9 of the Best Murals in Manchester’s Northern Quarter

You don’t have to spend copious amounts of money to entertain yourself in the city. Taking a stroll around the back streets of Northern Quarter and exploring it’s street art is an enjoyable form of escapism and costs nothing.

1. Manchester Bee

Tib Street

Painted by Instagram artist Ketones6000, this mural pays respect to the lives lost during the Manchester Bombing in 2017. The detail that the artist has achieved is phenomenal and almost makes it look like a digitally edited photograph rather than graffiti. Art work of bees are located on almost every street corner symbolising the city’s strong sense of community.

2. “Iconic Manchester”

Port Street

Mancunian street artist Jay Sharples uses clean lines and bold colours to represent Manchester’s rave culture and acid house movement that started in 1980s. A simple design on the surface, but definitely striking and hard to miss.

3. “Make Do Mend”

Tariff Street

Manchester’s rag trade is the theme for Nomad Clan’s mural, making a political statement that the state of the country is broken and needs “mending.”

4. #CureFL

Tib Street

This portrait created by Akse is in honour of Nicola Mendelsohn, a woman originally from Manchester who has been diagnosed with Follicular Lymphoma. Akse created the mural, with the hashtag “ CureFL “ in order to raise awareness for the disease.

5. “C215"

Tariff Street

Portrait of a homeless man created by an unknown French artist.

6. “Serenity”

Lever Street

SNIK created a mural in tribute to women who still to this day face injustice. Suffragettes fought for equality and gathered in the same area where Serenity stands today.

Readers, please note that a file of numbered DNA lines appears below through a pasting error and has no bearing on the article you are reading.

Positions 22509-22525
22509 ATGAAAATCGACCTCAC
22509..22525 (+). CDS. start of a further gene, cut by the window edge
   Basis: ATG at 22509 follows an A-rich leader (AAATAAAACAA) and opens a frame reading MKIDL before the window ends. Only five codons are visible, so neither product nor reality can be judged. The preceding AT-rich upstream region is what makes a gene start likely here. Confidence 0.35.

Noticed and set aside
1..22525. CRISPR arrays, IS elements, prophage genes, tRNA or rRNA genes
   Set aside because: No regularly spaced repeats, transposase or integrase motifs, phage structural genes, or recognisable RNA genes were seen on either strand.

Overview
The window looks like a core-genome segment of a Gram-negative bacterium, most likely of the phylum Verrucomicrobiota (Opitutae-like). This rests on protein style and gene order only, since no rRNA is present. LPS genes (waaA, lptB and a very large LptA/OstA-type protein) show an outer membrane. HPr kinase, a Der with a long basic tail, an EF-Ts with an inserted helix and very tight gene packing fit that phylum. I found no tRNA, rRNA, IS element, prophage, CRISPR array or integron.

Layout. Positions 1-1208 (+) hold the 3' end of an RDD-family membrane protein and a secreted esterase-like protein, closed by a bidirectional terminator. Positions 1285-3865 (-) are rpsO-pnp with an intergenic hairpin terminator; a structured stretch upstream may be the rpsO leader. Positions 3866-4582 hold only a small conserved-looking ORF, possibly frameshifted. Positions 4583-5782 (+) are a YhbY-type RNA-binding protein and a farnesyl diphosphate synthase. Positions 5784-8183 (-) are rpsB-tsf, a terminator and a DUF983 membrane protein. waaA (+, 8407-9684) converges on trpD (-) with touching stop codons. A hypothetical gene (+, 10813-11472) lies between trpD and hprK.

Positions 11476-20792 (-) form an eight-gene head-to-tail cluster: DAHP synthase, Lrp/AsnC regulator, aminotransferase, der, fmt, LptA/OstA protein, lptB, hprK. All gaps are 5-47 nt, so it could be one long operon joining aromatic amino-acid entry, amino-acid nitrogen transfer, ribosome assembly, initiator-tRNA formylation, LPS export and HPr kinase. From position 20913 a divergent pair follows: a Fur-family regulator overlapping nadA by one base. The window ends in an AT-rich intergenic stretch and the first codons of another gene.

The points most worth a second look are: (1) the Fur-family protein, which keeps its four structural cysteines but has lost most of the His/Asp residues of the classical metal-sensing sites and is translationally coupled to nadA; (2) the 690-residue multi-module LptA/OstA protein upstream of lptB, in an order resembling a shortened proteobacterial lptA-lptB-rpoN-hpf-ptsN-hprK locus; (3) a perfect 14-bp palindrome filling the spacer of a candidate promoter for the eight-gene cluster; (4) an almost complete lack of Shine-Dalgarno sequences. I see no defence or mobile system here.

7. “War Impact in Children’s Lives”

Brightwell Walk

Hyuro created this heartbreaking and moving mural. This work of art is difficult to dismiss and creates a sense of guilt as it forces you to recognise that war is unnecessarily inflicted onto innocent children.

8. Anthony Burgess Mural

Brightwell Walk

Tankpetrol paid respect to Anthony Burgess in this detailed portrait. Not only does the film adaptation of Burgess’ novel “A Clockwork Orange” boast a place in IMDb’s Top 250 list, but the iconic author now claims a spot in England’s greatest (subjective, I know) city.

9. “Lost Borders”

Port Street Car park

Chekos, an Italian graffiti artist created this intriguing mural. Abstract shapes layer over the detailed portrait of David Lynch, a film director who openly refuses to explain the meaning behind his films. So, in honour of Lynch you’ll have to go and experience this piece of art for yourself. There happens to be a map just below. Enjoy.

Originally published at http://alexmcrmedia.wordpress.com on January 7, 2020.

Journalist studying at Manchester Metropolitan University. Arts, culture and current affairs.